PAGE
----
Why is Excellence Important?
By: Mike Murray and Dan Voss
“Excellence can be achieved if you risk more than others think is safe, love more than others think is wise, dreammore than others think is practical, and expect more than others think is possible.” —Anonymous
Whether the topic is personal excellence or organizational excellence, the principle is the same. When you focus on excelling at whatever you do, your name (or your organization’s name) is always part of the discussion for the next big thing.
A favorite story of mine is Sylvester Stallone’s rags-to-riches saga of how he overcame overwhelming odds in his life to be the international movie star we know him to be today. When he was a baby, he was born with a half-paralyzed face due to birth complications, which led to a slurred speech. This was the key reason why he was rejected thousands of times by casting agents. Because he never gave up, he finally got his big break as the star of Rocky one day—and this came after years and years of relentlessly trying.
I have often heard various versions of the expression, “If you’re going to be a ditch digger, be the best ditch digger in the world.” Oprah Winfrey says it this way: “Doing the best at this moment puts you in the best place for the next moment.” Through many years of my life, I’ve learned that pursuing excellence in everything I do is infinitely better than settling for mediocrity. It should seem obvious that the pursuit of excellence in everything you do would be the surest road to maximizing your potential, yet so few of us strive to do just that. You will never be disappointed in your pursuit of excellence, for there are no traffic jams along the extra mile.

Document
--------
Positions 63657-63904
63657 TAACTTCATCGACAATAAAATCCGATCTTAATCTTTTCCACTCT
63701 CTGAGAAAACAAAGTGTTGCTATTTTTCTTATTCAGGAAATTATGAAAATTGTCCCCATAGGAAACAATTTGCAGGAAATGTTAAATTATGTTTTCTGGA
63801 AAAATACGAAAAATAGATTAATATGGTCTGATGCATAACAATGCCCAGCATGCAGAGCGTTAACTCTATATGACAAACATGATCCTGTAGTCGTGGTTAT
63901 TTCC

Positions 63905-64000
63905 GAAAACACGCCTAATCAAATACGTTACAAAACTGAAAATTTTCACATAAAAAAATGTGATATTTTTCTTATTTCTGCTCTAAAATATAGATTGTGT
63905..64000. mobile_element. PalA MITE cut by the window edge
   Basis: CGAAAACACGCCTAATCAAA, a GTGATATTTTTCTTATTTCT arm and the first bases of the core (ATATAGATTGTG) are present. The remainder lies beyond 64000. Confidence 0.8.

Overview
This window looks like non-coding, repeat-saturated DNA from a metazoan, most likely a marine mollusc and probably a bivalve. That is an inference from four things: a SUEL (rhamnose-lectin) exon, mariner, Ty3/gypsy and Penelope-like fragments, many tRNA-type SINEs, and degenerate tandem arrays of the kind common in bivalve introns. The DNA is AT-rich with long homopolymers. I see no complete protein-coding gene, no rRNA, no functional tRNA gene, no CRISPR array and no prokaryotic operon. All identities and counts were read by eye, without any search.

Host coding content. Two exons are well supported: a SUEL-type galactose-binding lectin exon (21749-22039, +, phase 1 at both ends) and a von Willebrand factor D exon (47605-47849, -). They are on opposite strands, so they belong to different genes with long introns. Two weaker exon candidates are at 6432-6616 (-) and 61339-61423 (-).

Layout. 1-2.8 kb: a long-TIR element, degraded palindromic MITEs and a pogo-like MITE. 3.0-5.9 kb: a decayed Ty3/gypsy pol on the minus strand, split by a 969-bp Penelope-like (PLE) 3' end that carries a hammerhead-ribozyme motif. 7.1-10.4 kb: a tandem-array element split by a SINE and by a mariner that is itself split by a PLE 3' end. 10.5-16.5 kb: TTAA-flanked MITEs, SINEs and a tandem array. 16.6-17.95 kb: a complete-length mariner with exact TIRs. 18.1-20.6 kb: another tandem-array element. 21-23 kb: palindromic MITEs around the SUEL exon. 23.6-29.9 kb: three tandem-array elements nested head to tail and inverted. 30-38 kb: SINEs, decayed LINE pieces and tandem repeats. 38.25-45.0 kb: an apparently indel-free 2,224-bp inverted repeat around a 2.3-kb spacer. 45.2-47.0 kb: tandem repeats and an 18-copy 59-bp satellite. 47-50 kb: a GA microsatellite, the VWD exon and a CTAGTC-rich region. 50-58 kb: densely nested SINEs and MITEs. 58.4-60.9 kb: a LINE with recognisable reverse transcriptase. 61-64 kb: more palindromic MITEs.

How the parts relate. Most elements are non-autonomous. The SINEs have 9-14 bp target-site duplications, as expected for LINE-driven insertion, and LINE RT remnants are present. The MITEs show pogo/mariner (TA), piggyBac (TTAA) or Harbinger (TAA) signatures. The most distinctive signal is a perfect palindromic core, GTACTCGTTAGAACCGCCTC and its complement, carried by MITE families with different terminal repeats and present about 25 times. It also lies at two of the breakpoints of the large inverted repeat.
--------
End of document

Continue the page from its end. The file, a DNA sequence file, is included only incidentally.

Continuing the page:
Everything…everything can be done either horribly, somewhat well, very well, or excellently. This applies to jobs, relationships, hobbies, speaking, writing…everything. If you’re willing to settle for “horribly” or “somewhat well,” be ready to accept the rewards of having something that’s less than what other people are willing to accept. But if you strive for “very well” or “excellently,” you’ll reap a bigger reward and your legacy will be that of someone who tried to “do it better” and succeeded. Someone who does things excellently will be remembered well. Someone who slides by and settles for less will be remembered as a slacker. It’s completely up to us whether we strive for excellence or whether we’re willing to just let life pass by without putting out the extra effort.